Library Checkout: September 2016

I’ve been powering through the public library books, even as I keep amassing owned books – including from local charity shops and the bargain shelves at Poundland and Waterstones.

I’ve given ratings for all the books I finished, and added links to Goodreads reviews for those I managed to write about. A few of these books were truly remarkable, so I’ll probably pull them out to highlight in a future post.

The stack I currently have on loan, plus the ones on reserve, should easily see me through the autumn and into winter! (* = poetry books)



  • Ozone Journal by Peter Balakian*
  • Open City by Teju Cole
  • The Course of Love by Alain de Botton
  • Mend the Living by Maylis de Kerangal
  • The Library of Unrequited Love by Sophie Divry
  • Let Me Tell You about a Man I Knew by Susan Fletcher
  • The Lie Tree by Frances Hardinge
  • Man Walks into a Room by Nicole Krauss
  • The House at the Edge of the World by Julia Rochester



  • Keeping an Eye Open: Essays on Art by Julian Barnes
  • The Most Perfect Thing: Inside (and Outside) a Bird’s Egg by Tim Birkhead
  • Thrice the Brinded Cat Hath Mew’d by Alan Bradley
  • Thirteen Ways of Looking by Colum McCann
  • Do Not Say We Have Nothing by Madeleine Thien
  • The Painted Bridge by Wendy Wallace


  • The Crime Writer by Jill Dawson
  • The Man Who Wouldn’t Get Up and Other Stories by David Lodge
  • Nutshell by Ian McEwan
  • The Many by Wyl Menmuir
  • Fingers in the Sparkle Jar by Chris Packham
  • The Tobacconist by Robert Seethaler
  • Autumn by Ali Smith


  • Aftermath: On Marriage and Separation by Rachel Cusk [I sampled the first few pages and found it flat and affectless; perhaps I’ll try her fiction instead.]
  • Kid Gloves: A Voyage round My Father by Adam Mars-Jones [I decided an interest in the subject matter couldn’t overcome my frustration with the author’s style.]

(Thanks, as always, go to Shannon of River City Reading for the great blog idea and template!)

16 responses

  1. Hope you enjoy Madeline Thien as much as I did. I see some reviewers thought it convoluted but I thought it was completely absorbing from start to finish.

    PS – does Waterstones have a bargain shelf in all stores. i don’t recall ever seeing anything other than than 3 for 2 offers


    1. The two Waterstones branches I regularly use have a clearance trolley — often you have to look quite hard to find it. However, The Invention of Nature was on a display with a big red sticker for £3. It was with some books that were clearly damaged, though the only thing wrong with it is that the price stickers have pulled away some of the colour on the black matte cover.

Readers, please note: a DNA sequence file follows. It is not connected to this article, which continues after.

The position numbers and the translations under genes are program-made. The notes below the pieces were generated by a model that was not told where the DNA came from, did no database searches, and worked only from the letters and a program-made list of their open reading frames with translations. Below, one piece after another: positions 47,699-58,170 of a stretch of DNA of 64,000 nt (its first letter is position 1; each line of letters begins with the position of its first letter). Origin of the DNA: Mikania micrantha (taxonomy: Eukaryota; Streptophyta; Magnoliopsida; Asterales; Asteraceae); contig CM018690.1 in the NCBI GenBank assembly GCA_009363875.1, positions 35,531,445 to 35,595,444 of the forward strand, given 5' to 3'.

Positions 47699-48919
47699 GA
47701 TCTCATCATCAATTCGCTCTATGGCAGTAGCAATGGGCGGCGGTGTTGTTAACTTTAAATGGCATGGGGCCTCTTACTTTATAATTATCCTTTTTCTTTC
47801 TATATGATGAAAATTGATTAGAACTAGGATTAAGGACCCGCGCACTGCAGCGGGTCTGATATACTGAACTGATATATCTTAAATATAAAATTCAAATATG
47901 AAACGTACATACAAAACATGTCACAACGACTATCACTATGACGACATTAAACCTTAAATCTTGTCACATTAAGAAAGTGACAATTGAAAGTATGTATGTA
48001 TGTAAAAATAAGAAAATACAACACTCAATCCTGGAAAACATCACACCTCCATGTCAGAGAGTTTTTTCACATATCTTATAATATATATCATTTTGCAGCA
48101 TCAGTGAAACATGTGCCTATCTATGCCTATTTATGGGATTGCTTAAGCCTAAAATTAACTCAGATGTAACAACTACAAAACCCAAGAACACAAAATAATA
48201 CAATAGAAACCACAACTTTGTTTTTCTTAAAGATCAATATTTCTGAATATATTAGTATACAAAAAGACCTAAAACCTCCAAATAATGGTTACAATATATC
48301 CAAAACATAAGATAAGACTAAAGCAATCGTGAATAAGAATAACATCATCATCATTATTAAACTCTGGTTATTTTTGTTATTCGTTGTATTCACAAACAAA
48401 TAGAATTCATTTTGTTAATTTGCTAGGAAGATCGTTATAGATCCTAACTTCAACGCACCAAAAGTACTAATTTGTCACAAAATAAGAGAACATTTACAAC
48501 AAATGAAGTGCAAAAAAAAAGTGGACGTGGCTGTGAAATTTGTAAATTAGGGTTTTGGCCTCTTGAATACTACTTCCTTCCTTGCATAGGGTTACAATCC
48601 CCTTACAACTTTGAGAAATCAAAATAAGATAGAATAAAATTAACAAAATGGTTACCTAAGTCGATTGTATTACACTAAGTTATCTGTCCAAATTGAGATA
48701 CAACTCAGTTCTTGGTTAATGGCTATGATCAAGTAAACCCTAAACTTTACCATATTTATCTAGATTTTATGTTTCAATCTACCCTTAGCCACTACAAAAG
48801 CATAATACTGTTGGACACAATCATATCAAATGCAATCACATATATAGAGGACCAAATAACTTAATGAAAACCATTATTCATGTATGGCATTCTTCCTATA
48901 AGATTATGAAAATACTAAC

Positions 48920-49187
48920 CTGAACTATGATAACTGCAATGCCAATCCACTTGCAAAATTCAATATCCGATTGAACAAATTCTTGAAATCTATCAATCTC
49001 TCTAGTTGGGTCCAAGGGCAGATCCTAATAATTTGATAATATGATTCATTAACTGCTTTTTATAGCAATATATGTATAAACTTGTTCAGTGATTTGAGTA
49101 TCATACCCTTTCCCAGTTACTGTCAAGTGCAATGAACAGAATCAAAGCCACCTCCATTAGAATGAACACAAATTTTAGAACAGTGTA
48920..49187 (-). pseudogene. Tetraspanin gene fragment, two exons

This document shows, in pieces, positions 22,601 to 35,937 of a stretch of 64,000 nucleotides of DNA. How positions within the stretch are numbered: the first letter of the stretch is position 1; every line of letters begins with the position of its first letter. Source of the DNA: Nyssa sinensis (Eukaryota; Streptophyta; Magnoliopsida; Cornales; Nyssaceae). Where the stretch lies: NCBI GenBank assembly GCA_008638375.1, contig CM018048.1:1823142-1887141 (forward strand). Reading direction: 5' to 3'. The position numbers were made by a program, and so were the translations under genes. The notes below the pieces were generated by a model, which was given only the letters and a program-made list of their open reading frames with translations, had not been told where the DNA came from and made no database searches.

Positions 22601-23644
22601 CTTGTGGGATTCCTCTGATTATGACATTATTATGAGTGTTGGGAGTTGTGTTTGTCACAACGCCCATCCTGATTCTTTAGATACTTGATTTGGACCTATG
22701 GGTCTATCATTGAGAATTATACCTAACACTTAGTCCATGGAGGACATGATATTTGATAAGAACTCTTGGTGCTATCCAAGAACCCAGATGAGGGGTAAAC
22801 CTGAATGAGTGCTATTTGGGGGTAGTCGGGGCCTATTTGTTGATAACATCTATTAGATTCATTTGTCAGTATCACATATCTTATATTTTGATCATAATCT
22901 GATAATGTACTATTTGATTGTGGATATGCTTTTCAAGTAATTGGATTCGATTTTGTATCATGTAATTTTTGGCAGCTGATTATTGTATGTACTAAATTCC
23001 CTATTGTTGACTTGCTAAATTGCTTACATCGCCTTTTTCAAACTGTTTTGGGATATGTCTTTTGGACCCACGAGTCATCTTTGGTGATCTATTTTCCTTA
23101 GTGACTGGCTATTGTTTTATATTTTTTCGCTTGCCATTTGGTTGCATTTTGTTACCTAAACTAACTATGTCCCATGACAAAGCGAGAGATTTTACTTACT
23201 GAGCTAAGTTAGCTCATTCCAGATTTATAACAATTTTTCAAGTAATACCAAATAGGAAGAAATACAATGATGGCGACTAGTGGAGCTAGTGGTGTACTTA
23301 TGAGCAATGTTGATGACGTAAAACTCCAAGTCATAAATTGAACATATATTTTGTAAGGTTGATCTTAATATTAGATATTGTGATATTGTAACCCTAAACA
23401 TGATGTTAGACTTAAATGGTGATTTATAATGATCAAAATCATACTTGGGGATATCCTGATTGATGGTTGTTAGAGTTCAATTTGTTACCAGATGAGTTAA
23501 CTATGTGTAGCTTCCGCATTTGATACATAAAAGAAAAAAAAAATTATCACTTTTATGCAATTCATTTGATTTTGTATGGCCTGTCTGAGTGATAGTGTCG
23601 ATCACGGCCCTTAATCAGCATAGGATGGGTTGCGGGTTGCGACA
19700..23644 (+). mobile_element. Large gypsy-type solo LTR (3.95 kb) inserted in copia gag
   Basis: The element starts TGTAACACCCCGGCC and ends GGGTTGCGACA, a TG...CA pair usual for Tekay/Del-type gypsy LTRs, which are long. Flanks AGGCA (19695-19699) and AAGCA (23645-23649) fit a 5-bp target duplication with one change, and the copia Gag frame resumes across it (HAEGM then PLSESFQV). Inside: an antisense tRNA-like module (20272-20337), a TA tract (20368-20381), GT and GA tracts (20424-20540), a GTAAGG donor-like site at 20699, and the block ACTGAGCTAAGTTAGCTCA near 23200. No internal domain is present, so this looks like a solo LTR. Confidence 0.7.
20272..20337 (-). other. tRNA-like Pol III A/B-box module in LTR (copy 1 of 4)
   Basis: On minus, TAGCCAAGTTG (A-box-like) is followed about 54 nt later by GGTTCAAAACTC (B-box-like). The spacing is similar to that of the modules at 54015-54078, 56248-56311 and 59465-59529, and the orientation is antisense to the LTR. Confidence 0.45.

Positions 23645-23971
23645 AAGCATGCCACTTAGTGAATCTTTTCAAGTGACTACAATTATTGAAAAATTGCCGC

I’m about 20 pages into the Thien and enjoying it so far. I’m impressed by the inclusion of Chinese characters and musical bars! I think it may take me quite a while to read, though.


  2. Ha, I’m stalking my library website to be the very first one to get Do Not Say We Have Nothing. The Invention of Nature is pretty great. If you want to read some fiction about Humboldt, I can recommend Measuring the World.


    1. Hi TJ, I feel like I ‘know’ you from Naomi’s blog 🙂 I loved Measuring the World! Humboldt also plays a minor role in the recent novel Resolution by A.N. Wilson. I was delighted to find the Wulf biography going cheap. It recently won another major prize, and I know will be well worth reading. I do find that biographies take a lot of concentration, though, so I’ll have to find the right time to embark on it.

      Liked by 1 person

  3. Sarah's Book Shelves | Reply

    Is that the same Jonathan Tropper of This is Where I Leave You?! I loved that book and have always been meaning to read more Tropper.


    1. Hi Sarah! Yep, the same one. I liked This Is Where I Leave You (though not as much as the movie) and One Last Thing before I Go. I’ve heard that his novels are all kind of the same, but I figure as long as I leave plenty of time in between them that’s not really a problem 🙂


  4. There are so many books in your post, I feel overwhelmed! I’ll be interested to hear what you think of the Nicole Krauss. I loved History of Love, but heard mixed things about Great House. I haven’t heard anything about this one.
    And, obviously, keen to hear about Do Not Say We Have Nothing.


    1. Great House was definitely nowhere near as good as The History of Love. I don’t know anything about this first novel of hers, but I hope for a pleasant surprise!

      I imagine you’ll be reading the Thien soon for the shortlist shadow panel?

      Liked by 1 person

      1. Soon, yes! It’s actually the only one I don’t have yet. But it’s coming!

        Liked by 1 person

  5. I didn’t see any links. 2 books with 5 stars, 1 with 4 1/2! I can’t wait to see why you rated them so highly.

    Sent from my iPhone



    1. They’re in light blue so not particularly noticeable. If you hover over any of the titles it should allow you to click.


  6. In awe as ever of the sheer quantity you read – especially as I’ve read none of them.


  7. I’ve never seen that cover of Infinite Home before, but I love it! (and I loved that book!) So glad to see you read Maus – such a great one.


    1. I was unsure about Infinite Home but then saw your 5 stars on Goodreads plus another friend’s and thought I’d chance it for £1 🙂


  8. Mend the Living (here it’s called The Heart) was just phenomenal. And The Lie Tree is on my shelf, along with so many others . . .

    Liked by 1 person

    1. I remember you reviewed the de Kerangal. I’ll look back at your review once I’ve read it.


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